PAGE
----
And if I do convert, I can't imagine going any farther than the old Protestant churches (Methodist, Lutheran, etc.)

As for your thing with the wooden spoons, I'll reserve further comments. :)

Arthur: Didn't want heat, and i wasn't shooting for a true tomato sauce. But those additions do sound good.

101: You're going straight to Hell for that one. :)

Shaw: I don't think threatening a child with burning in hell is the best way to make him or her a moral person.

I agree. Eternal damnation never stopped me, because at some point, I just said "fuck it" and went on your merry sinful way.

Surfing the lake of fire sounds way cooler anyway. And they'll have the better music down there.

I'm still going to instill some kind of faith in them anyway, simply because I see something about it that does enrich oneself, and adds to the experience of life.

Rocky: To add to what you said about fear of punishment (or immediate painful consequences):

This is an aspect of Catholicism that never really held sway. That some eternal punishment was awaiting me was ultimately pointless. What could keep me on the straight and narrow was that I would get in trouble immediately and severely if I did something wrong. It's something that I'm already instilling in my children: That actions have consequences.

And this reminds me of a problem I had in my years in Hell, I mean Catholic school. Being the ill-adjusted person I was, I got into trouble for all kinds of stupid things (and this is with the perspective of age that I can say this). At some point, I adapted to the punishment and stopped caring. But at home, that was a different story.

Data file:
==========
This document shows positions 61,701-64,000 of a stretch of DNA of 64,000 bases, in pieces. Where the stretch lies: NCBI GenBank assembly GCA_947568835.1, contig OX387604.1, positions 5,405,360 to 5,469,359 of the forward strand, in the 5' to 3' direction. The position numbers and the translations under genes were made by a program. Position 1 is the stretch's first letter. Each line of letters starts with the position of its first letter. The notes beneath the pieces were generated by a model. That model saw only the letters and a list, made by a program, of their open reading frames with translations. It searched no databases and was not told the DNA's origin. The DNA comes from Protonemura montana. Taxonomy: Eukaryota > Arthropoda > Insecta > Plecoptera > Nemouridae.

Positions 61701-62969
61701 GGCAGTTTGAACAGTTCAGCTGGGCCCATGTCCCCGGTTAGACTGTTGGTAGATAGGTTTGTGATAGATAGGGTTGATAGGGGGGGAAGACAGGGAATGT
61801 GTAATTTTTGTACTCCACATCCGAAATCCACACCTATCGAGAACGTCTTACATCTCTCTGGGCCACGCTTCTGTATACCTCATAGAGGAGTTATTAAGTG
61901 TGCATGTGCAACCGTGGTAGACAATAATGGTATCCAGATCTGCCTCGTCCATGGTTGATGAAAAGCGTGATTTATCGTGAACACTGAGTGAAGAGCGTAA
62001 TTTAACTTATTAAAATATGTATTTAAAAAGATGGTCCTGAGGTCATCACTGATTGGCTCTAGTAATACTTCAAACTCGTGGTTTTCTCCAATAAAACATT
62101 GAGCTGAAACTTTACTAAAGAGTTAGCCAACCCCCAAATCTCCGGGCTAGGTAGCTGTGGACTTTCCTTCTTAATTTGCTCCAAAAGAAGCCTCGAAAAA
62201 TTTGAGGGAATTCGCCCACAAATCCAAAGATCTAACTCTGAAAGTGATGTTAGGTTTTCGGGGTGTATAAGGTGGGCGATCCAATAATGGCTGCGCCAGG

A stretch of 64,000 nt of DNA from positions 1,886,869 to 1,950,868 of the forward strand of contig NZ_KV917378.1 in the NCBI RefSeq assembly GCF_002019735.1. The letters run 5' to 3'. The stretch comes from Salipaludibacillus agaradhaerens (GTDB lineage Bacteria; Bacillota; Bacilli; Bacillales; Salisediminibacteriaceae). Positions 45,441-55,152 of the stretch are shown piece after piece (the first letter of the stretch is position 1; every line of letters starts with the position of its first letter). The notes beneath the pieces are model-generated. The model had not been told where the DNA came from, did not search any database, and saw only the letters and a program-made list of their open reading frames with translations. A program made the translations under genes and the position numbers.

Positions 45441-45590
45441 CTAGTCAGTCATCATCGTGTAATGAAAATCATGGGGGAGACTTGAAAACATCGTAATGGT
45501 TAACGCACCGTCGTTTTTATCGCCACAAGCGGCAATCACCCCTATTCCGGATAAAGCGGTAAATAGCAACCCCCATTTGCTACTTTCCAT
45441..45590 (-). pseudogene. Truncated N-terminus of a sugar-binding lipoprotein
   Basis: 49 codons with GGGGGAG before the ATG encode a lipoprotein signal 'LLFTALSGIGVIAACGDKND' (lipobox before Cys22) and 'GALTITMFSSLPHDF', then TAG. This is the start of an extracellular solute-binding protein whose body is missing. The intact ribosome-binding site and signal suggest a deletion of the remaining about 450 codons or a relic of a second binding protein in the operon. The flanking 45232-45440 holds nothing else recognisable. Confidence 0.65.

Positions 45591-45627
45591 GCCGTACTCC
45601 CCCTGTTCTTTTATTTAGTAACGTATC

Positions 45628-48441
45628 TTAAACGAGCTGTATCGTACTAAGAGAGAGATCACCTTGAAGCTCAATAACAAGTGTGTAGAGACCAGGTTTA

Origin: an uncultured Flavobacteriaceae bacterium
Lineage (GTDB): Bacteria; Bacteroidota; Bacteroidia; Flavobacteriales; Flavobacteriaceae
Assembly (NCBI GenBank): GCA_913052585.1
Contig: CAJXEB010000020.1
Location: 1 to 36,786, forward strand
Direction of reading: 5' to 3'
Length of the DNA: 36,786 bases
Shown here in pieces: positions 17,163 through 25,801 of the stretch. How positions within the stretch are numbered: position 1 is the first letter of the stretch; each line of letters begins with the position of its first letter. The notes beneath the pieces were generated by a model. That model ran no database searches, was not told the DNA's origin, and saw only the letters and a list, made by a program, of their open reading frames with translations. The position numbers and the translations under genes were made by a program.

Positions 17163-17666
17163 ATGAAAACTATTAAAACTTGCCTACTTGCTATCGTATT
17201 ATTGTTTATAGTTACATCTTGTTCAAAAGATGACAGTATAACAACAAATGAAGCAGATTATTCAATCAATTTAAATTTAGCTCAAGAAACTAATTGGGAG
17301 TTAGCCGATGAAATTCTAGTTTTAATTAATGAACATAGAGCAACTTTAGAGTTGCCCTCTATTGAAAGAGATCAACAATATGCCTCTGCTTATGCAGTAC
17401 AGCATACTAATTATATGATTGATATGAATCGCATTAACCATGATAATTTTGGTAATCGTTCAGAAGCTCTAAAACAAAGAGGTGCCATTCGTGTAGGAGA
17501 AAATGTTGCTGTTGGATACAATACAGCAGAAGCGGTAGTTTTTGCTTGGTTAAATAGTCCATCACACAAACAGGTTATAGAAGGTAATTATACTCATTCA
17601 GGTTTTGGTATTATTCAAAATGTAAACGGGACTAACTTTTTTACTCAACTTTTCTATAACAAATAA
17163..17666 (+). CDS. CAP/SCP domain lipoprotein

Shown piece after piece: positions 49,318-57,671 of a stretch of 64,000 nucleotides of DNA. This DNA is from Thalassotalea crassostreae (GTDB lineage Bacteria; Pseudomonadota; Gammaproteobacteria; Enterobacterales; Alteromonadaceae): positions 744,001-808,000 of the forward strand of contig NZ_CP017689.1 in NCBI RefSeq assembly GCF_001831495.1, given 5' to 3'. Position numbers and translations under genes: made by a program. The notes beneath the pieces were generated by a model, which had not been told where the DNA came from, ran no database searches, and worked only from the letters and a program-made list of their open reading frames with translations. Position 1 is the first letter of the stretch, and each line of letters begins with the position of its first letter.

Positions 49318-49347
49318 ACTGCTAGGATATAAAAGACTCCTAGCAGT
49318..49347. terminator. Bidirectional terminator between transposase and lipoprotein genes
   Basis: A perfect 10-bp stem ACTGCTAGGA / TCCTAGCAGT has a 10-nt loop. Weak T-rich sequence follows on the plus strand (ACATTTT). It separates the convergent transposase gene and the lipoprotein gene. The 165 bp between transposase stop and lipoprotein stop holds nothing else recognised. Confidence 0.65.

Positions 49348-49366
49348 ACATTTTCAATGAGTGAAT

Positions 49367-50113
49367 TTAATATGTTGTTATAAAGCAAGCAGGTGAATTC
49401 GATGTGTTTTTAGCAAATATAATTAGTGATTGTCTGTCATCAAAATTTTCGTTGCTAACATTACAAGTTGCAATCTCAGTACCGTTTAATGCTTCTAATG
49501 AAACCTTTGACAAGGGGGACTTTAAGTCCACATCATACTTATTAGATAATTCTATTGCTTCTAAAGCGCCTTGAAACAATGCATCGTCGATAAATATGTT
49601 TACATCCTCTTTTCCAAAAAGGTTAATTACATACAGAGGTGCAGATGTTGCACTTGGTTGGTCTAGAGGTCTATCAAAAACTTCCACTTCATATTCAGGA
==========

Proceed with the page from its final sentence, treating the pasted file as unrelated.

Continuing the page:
And as for the recipe, I'd have added chicken myself were I not going for the meatless.

TRUTH101 said...

I just got back from my Church/school fish fry. I cleaned 105 fucking catfish. That got me an indulgence to say fuck on your blog Patrick.


Patrick M said...

101: you don't need an indulgence. You just need to make it relevant and/or funny.

Toad734 said...

Im glad I am an Atheist and can eat what I want when I want. So, if you do eat meat, are you going to go to hell? What about peanuts? that is considered a meat. Can you eat those? And how is fish not meat?

Patrick M said...

Toad: It's not a burden but a worthy sacrifice. Thus you do it with good cheer.

Nuts are fine, and I think it was just some concession on the fish. It's the Catholic Church. You're expecting rationality.

But eating meat is no longer a Hellworthy offense. Maybe a spanking in Heck by a sloppy chick with hair in bad places, but that's about it.

Toad734 said...

Regardless, I am glad not to having to be cheerful not to eat what I want when I want. I mean, I really don't just eat what I want when I want or I would be a blimp but if I want Gyros on Friday, I can have Gyros...I just have to run an extra mile on Saturday.

Name: Soapboxgod said...

"Toad: It's not a burden but a worthy sacrifice."

It's not a sacrifice if, in giving up something of a lesser value, you gain something of a higher value in return.

If you give a penny for a dollar in return, you've made no sacrifice.

Conversely, if you give a dollar in exchange for a penny you have.

If you give up something for lent on the premise that it will bring you closer to God or similar, and you place your fidelity to God and his word above that which you are giving up for lent, you've made no sacrifice. You're receiving something of a greater value in return.

Patrick M said...

Soapster: I stand corrected and bowed by your fiery intellect.

Name: Soapboxgod said...

Why thank you. Dare I say, I'm not in search of the light. I am the light and I use it to guide my way.